From: Doc Shipley <doc_at_mdrconsult.com>
Date: Mon Feb 2 15:54:10 2004

On Feb 2, 2004, at 2:57 PM, Teo Zenios wrote:
> What is the burning desire that makes people go out of their way to
> correct
> grammar in posts? Unlike in programming where a decimal point in the
> wrong
> place means something completely different , you can misspell a word
> and the
> target audience still knows exactly what your talking about. The
> English
> language is full of words bastardized by the locals to communicate with
> whatever society conquered England at the time (Vikings, Normans,
> etc). The
> language and spelling changes slightly every year and can be used to
> figure
> out what society and era the text came from (I bet bootyliscious is in
> the
> dictionary by now).

   BS. Nobody's correcting anything that's in the gray zone.

   Why do we "go out of our way" to correct abominable grammar,
spelling, or the latest "Caps-don't-mean-shit-to-me-so-why-bother"

   Because it's like fingernails on a chalk board. Because I write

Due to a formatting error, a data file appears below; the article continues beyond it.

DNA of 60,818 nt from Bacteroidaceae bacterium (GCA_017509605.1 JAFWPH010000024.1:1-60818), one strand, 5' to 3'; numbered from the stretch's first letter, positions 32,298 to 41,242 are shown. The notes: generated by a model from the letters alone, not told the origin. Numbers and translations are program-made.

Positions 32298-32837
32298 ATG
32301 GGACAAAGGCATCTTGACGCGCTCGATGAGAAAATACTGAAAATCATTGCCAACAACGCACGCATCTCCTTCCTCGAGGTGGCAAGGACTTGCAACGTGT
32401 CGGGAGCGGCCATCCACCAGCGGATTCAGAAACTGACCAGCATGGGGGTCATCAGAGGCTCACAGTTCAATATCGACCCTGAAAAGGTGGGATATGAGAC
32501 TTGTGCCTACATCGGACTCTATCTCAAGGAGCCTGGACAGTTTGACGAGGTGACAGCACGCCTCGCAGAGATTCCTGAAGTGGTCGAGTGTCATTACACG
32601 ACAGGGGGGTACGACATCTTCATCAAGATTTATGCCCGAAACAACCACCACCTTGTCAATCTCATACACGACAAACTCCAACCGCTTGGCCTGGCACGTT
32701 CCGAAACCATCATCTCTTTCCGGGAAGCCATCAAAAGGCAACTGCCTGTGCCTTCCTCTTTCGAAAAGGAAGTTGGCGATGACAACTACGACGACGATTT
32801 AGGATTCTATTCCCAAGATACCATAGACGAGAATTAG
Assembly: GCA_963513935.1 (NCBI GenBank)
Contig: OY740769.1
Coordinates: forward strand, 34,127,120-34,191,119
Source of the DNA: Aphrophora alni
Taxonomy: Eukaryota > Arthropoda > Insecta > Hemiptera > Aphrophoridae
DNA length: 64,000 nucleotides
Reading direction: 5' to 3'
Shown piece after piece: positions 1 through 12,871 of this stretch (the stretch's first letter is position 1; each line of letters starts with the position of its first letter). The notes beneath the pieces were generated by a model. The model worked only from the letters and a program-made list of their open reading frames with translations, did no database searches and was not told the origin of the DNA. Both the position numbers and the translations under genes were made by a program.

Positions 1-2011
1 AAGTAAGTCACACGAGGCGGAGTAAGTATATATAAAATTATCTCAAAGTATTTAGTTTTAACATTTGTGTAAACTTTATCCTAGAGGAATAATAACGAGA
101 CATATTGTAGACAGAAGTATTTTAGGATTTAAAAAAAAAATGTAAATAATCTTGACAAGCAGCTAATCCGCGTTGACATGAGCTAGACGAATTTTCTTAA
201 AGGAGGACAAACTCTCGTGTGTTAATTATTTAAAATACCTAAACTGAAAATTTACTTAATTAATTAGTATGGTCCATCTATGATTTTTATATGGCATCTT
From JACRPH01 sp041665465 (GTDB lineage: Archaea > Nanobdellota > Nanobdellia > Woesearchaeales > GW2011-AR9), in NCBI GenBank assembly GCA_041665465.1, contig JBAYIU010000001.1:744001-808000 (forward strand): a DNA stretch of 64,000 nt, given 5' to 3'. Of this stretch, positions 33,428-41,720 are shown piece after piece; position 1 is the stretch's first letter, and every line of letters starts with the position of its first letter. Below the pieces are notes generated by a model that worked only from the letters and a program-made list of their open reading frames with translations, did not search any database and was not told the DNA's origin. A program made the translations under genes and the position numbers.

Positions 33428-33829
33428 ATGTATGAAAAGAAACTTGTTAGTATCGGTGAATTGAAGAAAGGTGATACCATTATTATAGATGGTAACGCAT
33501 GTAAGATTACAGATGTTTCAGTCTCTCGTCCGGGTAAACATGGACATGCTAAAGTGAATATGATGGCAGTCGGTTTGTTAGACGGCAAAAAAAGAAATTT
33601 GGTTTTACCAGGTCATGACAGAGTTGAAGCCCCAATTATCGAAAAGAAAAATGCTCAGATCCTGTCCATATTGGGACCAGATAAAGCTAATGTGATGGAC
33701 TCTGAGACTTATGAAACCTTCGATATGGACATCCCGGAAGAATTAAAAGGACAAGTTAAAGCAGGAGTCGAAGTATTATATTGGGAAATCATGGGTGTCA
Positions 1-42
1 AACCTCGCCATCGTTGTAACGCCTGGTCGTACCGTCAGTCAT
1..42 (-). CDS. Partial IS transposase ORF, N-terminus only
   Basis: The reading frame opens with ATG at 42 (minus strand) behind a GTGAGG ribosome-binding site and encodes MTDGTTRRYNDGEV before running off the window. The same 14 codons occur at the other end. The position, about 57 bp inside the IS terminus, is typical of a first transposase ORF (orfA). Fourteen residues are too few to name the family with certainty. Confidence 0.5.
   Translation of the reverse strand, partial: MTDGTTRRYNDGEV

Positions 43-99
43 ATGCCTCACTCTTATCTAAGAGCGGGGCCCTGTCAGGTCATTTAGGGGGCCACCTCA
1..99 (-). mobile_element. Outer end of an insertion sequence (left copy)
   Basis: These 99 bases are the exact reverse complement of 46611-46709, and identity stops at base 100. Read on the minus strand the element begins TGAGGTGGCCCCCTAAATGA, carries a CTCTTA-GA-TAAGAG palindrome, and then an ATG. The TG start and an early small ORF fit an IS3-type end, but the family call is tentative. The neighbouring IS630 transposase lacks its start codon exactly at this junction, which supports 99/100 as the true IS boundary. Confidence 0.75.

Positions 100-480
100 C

technical documentation for a living and I know that, no matter what
the lazy writer or correspondent wants to believe, it *does* matter.
If nothing else, it makes the writer appear sloppy and uneducated. To
the literate reader, even a minor mistake in spelling or punctuation
causes a stop and check, costing time and irritation.

   For a person whose first language is not English, and there are many
on this list, your claim that "the target audience knows exactly what
your[0] talking about" is not a reasonable assumption at all. It's
only your familiarity with idiom and correct usage that allows you to
translate the mistakes easily.

   Mostly, to me, it's insulting. I go to some trouble to make sure
that my writing and my correspondence are correctly proofed and
sensible. I sort of expect the same behavior, especially in a group of
ostensibly intelligent and educated technicians.

    A total absence, or random misuse, of capitals and punctuation not
only negates any credibility the writer or poster might have had, and
the post takes much, much longer to parse. I usually don't bother to
try to read that sort of spew at all.

   Mostly I go to the trouble to correct consistent bad grammar or
spelling because much of what I know I learned when somebody told me
"Hey, did you know you're screwing that up?" If I can't take
reasonable correction and learn from it, that pretty much defines me as
an idiot.

        Doc, putting away the soapbox

[0] Took all I had not to misquote that.
Received on Mon Feb 02 2004 - 15:54:10 GMT

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